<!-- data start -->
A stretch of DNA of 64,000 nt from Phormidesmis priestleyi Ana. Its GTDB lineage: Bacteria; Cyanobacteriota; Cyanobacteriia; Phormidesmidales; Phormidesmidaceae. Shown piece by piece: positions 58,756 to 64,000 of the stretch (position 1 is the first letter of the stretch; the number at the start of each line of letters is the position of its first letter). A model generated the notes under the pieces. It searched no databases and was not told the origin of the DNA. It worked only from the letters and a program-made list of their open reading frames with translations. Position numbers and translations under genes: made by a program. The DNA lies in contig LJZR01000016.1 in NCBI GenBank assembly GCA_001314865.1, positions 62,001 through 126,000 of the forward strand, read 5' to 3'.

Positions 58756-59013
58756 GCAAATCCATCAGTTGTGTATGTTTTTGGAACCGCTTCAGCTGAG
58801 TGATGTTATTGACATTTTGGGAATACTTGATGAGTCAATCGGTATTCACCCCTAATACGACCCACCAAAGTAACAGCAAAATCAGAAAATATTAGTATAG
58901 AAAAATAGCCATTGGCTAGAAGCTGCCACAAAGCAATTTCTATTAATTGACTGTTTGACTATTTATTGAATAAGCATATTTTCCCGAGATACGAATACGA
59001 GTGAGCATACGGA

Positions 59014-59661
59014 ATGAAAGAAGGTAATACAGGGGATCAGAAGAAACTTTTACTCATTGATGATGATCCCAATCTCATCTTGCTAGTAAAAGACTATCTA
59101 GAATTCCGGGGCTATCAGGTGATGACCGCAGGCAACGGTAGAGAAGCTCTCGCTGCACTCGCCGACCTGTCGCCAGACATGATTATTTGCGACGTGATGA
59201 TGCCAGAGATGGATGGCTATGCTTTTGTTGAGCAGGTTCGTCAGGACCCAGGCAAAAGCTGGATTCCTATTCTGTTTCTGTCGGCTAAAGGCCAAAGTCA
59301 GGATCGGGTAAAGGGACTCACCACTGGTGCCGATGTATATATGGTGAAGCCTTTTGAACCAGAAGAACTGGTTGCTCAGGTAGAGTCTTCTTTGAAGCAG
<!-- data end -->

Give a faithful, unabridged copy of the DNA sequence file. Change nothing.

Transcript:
A stretch of DNA of 64,000 nt from Phormidesmis priestleyi Ana. Its GTDB lineage: Bacteria; Cyanobacteriota; Cyanobacteriia; Phormidesmidales; Phormidesmidaceae. Shown piece by piece: positions 58,756 to 64,000 of the stretch (position 1 is the first letter of the stretch; the number at the start of each line of letters is the position of its first letter). A model generated the notes under the pieces. It searched no databases and was not told the origin of the DNA. It worked only from the letters and a program-made list of their open reading frames with translations. Position numbers and translations under genes: made by a program. The DNA lies in contig LJZR01000016.1 in NCBI GenBank assembly GCA_001314865.1, positions 62,001 through 126,000 of the forward strand, read 5' to 3'.

Positions 58756-59013
58756 GCAAATCCATCAGTTGTGTATGTTTTTGGAACCGCTTCAGCTGAG
58801 TGATGTTATTGACATTTTGGGAATACTTGATGAGTCAATCGGTATTCACCCCTAATACGACCCACCAAAGTAACAGCAAAATCAGAAAATATTAGTATAG
58901 AAAAATAGCCATTGGCTAGAAGCTGCCACAAAGCAATTTCTATTAATTGACTGTTTGACTATTTATTGAATAAGCATATTTTCCCGAGATACGAATACGA
59001 GTGAGCATACGGA

Positions 59014-59661
59014 ATGAAAGAAGGTAATACAGGGGATCAGAAGAAACTTTTACTCATTGATGATGATCCCAATCTCATCTTGCTAGTAAAAGACTATCTA
59101 GAATTCCGGGGCTATCAGGTGATGACCGCAGGCAACGGTAGAGAAGCTCTCGCTGCACTCGCCGACCTGTCGCCAGACATGATTATTTGCGACGTGATGA
59201 TGCCAGAGATGGATGGCTATGCTTTTGTTGAGCAGGTTCGTCAGGACCCAGGCAAAAGCTGGATTCCTATTCTGTTTCTGTCGGCTAAAGGCCAAAGTCA
59301 GGATCGGGTAAAGGGACTCACCACTGGTGCCGATGTATATATGGTGAAGCCTTTTGAACCAGAAGAACTGGTTGCTCAGGTAGAGTCTTCTTTGAAGCAG